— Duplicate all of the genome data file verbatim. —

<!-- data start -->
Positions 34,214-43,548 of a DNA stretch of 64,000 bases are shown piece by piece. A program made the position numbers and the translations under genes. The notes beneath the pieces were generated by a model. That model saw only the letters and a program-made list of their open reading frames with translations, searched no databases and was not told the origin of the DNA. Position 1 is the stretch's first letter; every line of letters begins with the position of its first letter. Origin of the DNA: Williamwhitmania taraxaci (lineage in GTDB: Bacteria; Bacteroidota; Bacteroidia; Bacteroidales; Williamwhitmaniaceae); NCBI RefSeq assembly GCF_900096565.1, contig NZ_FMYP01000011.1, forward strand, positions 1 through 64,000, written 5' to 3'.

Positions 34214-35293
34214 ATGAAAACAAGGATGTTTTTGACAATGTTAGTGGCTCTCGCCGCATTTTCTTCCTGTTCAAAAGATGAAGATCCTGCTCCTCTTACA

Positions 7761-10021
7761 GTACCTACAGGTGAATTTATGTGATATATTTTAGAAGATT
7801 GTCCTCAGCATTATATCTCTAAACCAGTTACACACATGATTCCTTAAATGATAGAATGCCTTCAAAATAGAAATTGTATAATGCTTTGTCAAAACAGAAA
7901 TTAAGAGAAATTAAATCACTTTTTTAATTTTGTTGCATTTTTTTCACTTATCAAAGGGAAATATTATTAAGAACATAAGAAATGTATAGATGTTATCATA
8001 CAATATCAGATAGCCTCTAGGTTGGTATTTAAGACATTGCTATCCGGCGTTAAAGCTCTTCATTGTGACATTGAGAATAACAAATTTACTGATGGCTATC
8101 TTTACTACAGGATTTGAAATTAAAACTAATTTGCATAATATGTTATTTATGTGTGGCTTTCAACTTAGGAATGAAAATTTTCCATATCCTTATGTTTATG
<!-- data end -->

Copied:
Positions 34,214-43,548 of a DNA stretch of 64,000 bases are shown piece by piece. A program made the position numbers and the translations under genes. The notes beneath the pieces were generated by a model. That model saw only the letters and a program-made list of their open reading frames with translations, searched no databases and was not told the origin of the DNA. Position 1 is the stretch's first letter; every line of letters begins with the position of its first letter. Origin of the DNA: Williamwhitmania taraxaci (lineage in GTDB: Bacteria; Bacteroidota; Bacteroidia; Bacteroidales; Williamwhitmaniaceae); NCBI RefSeq assembly GCF_900096565.1, contig NZ_FMYP01000011.1, forward strand, positions 1 through 64,000, written 5' to 3'.

Positions 34214-35293
34214 ATGAAAACAAGGATGTTTTTGACAATGTTAGTGGCTCTCGCCGCATTTTCTTCCTGTTCAAAAGATGAAGATCCTGCTCCTCTTACA

Positions 7761-10021
7761 GTACCTACAGGTGAATTTATGTGATATATTTTAGAAGATT
7801 GTCCTCAGCATTATATCTCTAAACCAGTTACACACATGATTCCTTAAATGATAGAATGCCTTCAAAATAGAAATTGTATAATGCTTTGTCAAAACAGAAA
7901 TTAAGAGAAATTAAATCACTTTTTTAATTTTGTTGCATTTTTTTCACTTATCAAAGGGAAATATTATTAAGAACATAAGAAATGTATAGATGTTATCATA
8001 CAATATCAGATAGCCTCTAGGTTGGTATTTAAGACATTGCTATCCGGCGTTAAAGCTCTTCATTGTGACATTGAGAATAACAAATTTACTGATGGCTATC
8101 TTTACTACAGGATTTGAAATTAAAACTAATTTGCATAATATGTTATTTATGTGTGGCTTTCAACTTAGGAATGAAAATTTTCCATATCCTTATGTTTATG